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Sliders: The Dark Side of Transgender is a novel, a character study, that follows a warm and gentle university professor, Regina, through 36 years in transition, seeing her understanding of herself change dramatically through the years as she learns about her own problem with denial, about people who were false to her along the way, about social problems she didn't anticipate, and about realities she lives with. Regina's story also serves as an exposé of hidden truths and practices in both trans living and the ...
Sliders: The Dark Side of Transgender is a novel, a character study, that follows a warm and gentle university professor, Regina, through 36 years in transition, seeing her understanding of herself change dramatically through the years as she learns about her own problem with denial, about people who were false to her along the way, about social problems she didn't anticipate, and about realities she lives with. Regina's story also serves as an exposé of hidden truths and practices in both trans living and the trans industry, of things done that are rarely mentioned.
Denial colors Regina's experiences, and like Elizabeth B Browning, it is from this she learns compromise.
Regina makes mistakes. Sometimes she does things she, herself, disagrees with later. Sometimes she is unaware of how she's perceived by others; sometimes she utilizes it. Over the course of a life, there is room for ideas to grow. What matters most is who she becomes, what she achieves.
Sliders is written with the understanding of some who have been in transition for 30 to 40 years—but the chapters are from the protagonist's view at the time. Thus, even while staying in transition, she may believe and do things in one chapter, changing her mind completely later on, and then changing her mind again later, as she experiences her life.
I write about good people who sometimes say and do things they don't mean, or who, instead, learn how to do what they do better. I think it's the growth process through life that makes them human.
Sliders: the Dark Side of Transgender as a novel is many things:
-It's an exposé of both practice and malpractice. Depending on whether we're talking about the protagonist, her doctors, her employers, her family, friends, or other people who know her in society, the falsifications could be because of shame, money, fear, fantasy, embarrassment, manipulation, or other secondary gain;
-It delves into autogynephilia;
-It's about distinctions between transgenderism and transsexualism;
-It talks about personality swings or gender shifts that can occur in very long term transitions;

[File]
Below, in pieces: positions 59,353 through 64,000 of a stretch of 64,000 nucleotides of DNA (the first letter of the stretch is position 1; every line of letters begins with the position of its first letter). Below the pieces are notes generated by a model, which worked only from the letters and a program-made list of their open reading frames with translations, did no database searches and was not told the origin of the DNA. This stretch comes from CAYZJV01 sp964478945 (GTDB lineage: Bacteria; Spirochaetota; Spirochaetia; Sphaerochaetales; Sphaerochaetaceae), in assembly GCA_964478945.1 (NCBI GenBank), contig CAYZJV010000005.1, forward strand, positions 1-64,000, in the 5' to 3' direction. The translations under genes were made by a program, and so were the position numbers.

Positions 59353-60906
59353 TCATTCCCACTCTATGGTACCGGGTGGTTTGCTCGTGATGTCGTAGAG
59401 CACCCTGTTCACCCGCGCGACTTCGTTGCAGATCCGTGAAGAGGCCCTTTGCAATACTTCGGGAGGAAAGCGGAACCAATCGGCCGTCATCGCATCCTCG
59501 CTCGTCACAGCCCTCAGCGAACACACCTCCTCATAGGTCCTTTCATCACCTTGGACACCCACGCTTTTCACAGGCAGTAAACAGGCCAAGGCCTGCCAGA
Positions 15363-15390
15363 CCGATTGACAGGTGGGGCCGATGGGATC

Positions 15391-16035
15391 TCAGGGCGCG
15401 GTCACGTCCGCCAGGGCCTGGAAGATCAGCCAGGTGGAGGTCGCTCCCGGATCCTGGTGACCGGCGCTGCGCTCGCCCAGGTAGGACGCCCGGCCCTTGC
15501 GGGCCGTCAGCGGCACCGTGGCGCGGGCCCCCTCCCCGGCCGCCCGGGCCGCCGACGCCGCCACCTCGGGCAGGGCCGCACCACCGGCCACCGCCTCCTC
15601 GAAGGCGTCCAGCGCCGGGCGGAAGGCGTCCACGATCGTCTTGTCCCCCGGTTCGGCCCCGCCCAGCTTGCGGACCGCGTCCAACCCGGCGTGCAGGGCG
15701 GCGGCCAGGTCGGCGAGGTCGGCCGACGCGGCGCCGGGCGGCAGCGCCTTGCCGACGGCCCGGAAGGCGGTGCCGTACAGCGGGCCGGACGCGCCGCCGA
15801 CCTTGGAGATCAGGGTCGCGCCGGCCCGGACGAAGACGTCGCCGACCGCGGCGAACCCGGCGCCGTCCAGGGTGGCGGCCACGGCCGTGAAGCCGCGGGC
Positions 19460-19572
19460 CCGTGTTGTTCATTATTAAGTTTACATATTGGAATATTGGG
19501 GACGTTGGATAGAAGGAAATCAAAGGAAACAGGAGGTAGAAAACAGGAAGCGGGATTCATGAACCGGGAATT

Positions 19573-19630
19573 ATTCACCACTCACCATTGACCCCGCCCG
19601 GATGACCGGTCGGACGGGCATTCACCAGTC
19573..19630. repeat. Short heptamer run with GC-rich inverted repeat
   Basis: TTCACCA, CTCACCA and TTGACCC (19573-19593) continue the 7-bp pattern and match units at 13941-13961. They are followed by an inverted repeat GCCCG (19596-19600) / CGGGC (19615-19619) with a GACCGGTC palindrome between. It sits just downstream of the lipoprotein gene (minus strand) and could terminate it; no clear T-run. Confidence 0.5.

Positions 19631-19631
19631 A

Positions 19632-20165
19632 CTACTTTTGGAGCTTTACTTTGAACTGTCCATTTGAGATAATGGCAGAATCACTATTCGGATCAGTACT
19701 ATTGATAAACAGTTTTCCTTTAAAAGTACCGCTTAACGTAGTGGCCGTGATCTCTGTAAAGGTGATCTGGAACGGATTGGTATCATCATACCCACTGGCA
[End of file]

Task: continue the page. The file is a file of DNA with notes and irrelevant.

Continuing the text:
-It reveals hardships commonly experienced by those in transition that "muggles" (those non-trans) rarely learn about, and that even newer transitioners may not yet be aware of;
It talks about alienation and severe loneliness, and what's behind it.
If you wonder if Sliders is sensitive, you might read Chapter 1.
If you wonder if Sliders is going to be slow because it's a character study, you might read Chapter 2.
If you wonder if Sliders is compassionate, you might read Chapter 3.
To see Regina advocate strongly, read chapter 14.
But if you want to know what Regina really thinks and why she thinks it, you might find it helpful to read the whole novel.
An in-depth character study, all areas of the Regina's life are shared explicitly, from language to thought and actions, but the scenes are not gratuitous. They are part of an in-depth examination of her life. No thoughts or actions are avoided or whitewashed. Sliders is meant for mature reading.
In it, Regina learns she unwittingly contributes to her own alienation, but she also learns she is not alone in that process. Society contributes as well. In some ways, as a dysfunctional family is to the Identified Patient among them, so is society as a whole to transpersons: scapegoating, and also suggesting social tension lies within the one who is so different, failing to see their own contribution. Sliders is an expose of that dynamic as well, giving specific examples.
So the antagonist is not an individual, per se, but society as a whole—and, in some ways, Regina, herself. Every person in the inter-connected inter-play of society is involved and has a hand in the problems we all face. No one’s slate is clean. Every major character has challenges. Some they handle well, some they don’t.